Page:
Zach Zupancic

Zach Zupancic

Senior Designer, SolidWorks addict, AutoCAD zealot, Cyclist, Shade Tree Mechanic, & moderately tall. 

Times they are a convertin'

With my recent outing to the Sartorialist's book signing I have rekindled my love of being behind, and in front of, the camera. Although I have mentioned it before, there is one picture and person in particular that really nudged me in the direction of taking my camera everywhere; that person is Alex Lombardi http://lexybeast.com/, and that photo is this one 4051653865_4a58411997_o
(since I can't take the link from his site I had to add it to my photostream, here is a link to his Flickr site http://www.flickr.com/photos/lexybeast/)


Looking through his sets, as well as the photos that I was sent from Steve Valentine, I noticed how they both included a few black and white photographs. I started to think about how they went about doing this. I know that both of these gentlemen were using a digital camera, so they either did a quick setting change in the camera or they used Photoshop. Although more then likely they used Photoshop to turn the colors into grays; this idea did not sit to well with me.

There was a time for me when everything had to be raw, unedited, and in its purist form. I was just starting to get into music (back when hipsters were called Scene kids) and the albums of The Stooges (Pre-Weirdness) and Guitar Wolf helped to create this massive attack that was on constant repeat. This idea of being raw dominated most of what I was all about. My cars were torn to the bare metal, stripped of all vanity. My drink of choice was Bacardi 151. As well as lived a pretty debaucherous/Humian day to day. Some of who I was back then has remained to this day, but usually in small doses and in excellent moments. This brings me back to the photographs. While I choose not to shoot in RAW format due to the size of the file, I did stick to the idea that a photograph should not be modified (rotating doesn’t count). With this idea etched into how I take photos, I tried to figure out a work around for the B&W transition. I used some pocket squares due to the wealth of color and pattern to help illustrate the differences between my various ways of removing color.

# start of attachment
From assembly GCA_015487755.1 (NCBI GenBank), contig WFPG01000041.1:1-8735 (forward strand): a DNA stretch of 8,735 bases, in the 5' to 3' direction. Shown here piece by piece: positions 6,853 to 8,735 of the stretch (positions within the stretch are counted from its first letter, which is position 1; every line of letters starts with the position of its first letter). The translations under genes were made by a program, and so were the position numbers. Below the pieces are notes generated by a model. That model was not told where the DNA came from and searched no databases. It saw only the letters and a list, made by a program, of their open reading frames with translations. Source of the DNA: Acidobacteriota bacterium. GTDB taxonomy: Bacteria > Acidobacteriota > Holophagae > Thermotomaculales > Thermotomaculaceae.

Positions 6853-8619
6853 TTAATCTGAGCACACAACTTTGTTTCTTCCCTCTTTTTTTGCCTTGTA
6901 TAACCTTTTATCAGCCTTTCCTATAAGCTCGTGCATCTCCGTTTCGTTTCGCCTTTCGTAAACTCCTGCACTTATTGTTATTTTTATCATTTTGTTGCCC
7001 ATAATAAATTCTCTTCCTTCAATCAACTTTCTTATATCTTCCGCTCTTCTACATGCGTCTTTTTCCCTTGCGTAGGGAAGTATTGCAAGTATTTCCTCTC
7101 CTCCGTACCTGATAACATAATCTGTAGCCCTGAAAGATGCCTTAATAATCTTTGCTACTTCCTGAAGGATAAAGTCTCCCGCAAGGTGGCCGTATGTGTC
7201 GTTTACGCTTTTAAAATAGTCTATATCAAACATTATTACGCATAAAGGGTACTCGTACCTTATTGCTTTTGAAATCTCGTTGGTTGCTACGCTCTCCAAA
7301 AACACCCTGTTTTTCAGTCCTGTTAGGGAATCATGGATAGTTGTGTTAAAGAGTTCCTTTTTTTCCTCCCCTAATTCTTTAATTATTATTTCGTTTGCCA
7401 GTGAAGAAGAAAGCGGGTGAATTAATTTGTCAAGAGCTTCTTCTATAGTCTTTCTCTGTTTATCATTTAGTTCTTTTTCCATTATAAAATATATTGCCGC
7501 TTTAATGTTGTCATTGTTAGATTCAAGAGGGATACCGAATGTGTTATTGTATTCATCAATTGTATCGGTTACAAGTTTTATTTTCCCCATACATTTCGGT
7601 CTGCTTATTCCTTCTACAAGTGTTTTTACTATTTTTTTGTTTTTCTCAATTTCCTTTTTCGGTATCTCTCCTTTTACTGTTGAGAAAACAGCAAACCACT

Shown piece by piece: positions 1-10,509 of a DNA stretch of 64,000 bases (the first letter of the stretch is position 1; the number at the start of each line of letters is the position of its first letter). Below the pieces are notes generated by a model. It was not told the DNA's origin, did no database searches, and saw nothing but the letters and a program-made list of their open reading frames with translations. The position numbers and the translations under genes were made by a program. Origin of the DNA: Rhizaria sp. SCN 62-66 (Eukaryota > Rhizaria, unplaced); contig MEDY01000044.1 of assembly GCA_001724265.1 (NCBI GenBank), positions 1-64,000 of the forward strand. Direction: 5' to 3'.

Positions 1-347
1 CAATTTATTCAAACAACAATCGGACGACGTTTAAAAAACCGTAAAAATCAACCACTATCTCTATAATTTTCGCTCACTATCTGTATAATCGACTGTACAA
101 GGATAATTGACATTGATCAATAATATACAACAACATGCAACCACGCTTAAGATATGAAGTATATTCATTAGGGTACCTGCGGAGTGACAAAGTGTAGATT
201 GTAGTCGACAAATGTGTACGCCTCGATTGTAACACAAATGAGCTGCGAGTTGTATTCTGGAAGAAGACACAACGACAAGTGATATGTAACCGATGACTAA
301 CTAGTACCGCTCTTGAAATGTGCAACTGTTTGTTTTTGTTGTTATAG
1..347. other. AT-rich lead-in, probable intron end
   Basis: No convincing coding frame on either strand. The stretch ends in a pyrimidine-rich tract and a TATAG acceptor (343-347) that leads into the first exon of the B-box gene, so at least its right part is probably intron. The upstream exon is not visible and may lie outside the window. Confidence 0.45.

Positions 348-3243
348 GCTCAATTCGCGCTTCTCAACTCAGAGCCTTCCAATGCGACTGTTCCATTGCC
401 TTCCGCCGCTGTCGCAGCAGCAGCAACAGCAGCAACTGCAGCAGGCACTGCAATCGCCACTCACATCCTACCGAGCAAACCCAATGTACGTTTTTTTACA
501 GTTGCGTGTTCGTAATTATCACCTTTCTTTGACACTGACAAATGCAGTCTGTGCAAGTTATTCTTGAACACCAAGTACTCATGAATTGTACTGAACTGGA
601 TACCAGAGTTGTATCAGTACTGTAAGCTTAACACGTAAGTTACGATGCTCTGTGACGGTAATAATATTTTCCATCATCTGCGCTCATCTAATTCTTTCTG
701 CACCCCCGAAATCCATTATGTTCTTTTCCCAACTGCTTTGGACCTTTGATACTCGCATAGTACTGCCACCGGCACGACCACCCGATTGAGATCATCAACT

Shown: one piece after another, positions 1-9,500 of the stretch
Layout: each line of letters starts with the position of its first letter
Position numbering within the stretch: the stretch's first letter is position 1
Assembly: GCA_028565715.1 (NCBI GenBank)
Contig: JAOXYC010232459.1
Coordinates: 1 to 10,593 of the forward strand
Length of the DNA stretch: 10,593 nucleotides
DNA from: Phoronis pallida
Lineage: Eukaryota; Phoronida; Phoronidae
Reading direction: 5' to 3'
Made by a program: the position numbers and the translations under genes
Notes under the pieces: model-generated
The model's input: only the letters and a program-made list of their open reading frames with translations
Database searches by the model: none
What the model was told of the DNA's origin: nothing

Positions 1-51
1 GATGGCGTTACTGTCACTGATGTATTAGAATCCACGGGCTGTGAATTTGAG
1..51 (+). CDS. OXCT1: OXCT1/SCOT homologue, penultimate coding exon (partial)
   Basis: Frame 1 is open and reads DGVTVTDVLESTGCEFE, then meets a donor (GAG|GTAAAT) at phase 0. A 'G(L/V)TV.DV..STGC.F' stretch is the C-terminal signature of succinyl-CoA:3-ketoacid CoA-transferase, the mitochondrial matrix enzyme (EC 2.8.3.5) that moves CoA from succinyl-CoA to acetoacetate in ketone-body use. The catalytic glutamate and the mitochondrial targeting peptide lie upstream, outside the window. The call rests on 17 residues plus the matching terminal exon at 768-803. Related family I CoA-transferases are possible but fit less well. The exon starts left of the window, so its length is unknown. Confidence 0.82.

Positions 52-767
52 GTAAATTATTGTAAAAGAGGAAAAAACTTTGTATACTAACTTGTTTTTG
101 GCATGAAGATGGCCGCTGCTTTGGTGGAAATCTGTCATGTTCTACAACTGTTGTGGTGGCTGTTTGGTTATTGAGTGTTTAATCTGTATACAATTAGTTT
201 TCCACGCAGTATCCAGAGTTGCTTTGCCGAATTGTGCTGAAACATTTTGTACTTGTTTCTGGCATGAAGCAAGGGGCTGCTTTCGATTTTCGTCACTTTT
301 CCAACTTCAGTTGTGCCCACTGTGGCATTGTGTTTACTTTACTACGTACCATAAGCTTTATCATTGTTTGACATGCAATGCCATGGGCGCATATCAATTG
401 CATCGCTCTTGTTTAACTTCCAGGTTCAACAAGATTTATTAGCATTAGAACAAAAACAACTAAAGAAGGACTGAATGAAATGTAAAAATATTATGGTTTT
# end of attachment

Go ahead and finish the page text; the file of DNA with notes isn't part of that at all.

-All photos were taken with the same lens, focal length, aperture, exposure time, ISO speed, and angle-

Color

A pretty basic shot, by itself it doesn’t really draw me in; but it is a good place to start.

taken in BnW

There is a setting in the D40 which lets you take photographs in B&W; in other words, there is no conversion that the user has to do to take this shot.

converted in camera

The D40 also gives you the option to convert, or retouch as they call it, the original photo that was shot in color to Monochrome. You can actually see the differences between shooting in Black and White and converting in camera. The shot taken in B&W actually has a bit more depth to it than the converted one has: the dark petals on the green and yellow pocket squares jump out at you, and the circles are a better defined on the red pocket square.

While converting a shot in the camera will get the job done, it doesn't do it well.

converted in MOPM

Using the original color photo I used Microsoft Office Picture Manager to remove all of the color. I would have preferred to use Photoshop to better illustrate this conversion, but I am at a loss to find my Photoshop install disk. This quick conversion is the worst of them. There is a loss of depth and everything kinda gets washed out.

converted and corrected using MOPM

Using the converted photo in MOPM I made some quick changes to the contrast, brightness, and midtone settings. This photo is at least on par, if not better than the photo taken in B&W. I am sure that if I put some effort into it I could get it better, but this version suits my needs.

This result kinda throws me at an impasse. By using a program to modify a photo I feel that you are taking away from it. It no longer becomes real life; it becomes hyper-life, where all the colors are vibrant and glorious. Everyone sees differently anyway, so why change it? Then again if I want to start getting some B&W photos into my mix I need to use a program to do it. There is also the concept of using a B&W film camera, it also ties in with the whole "keep it raw, and to a bare minimum" concept. While I respect that opinion, and love the idea, the ability to transfer photographs from the camera to the internets for no cost at all, and at a quick rate is amazing. And since I am not a professional, and am doing this for recreational purposes, the only thing that I should be buying for my camera is lenses.

In the end I will go to the dark side of using Photoshop for my B&W conversions as it really is the standard to do such things, but I will still cringe whilst I do it.

-till next time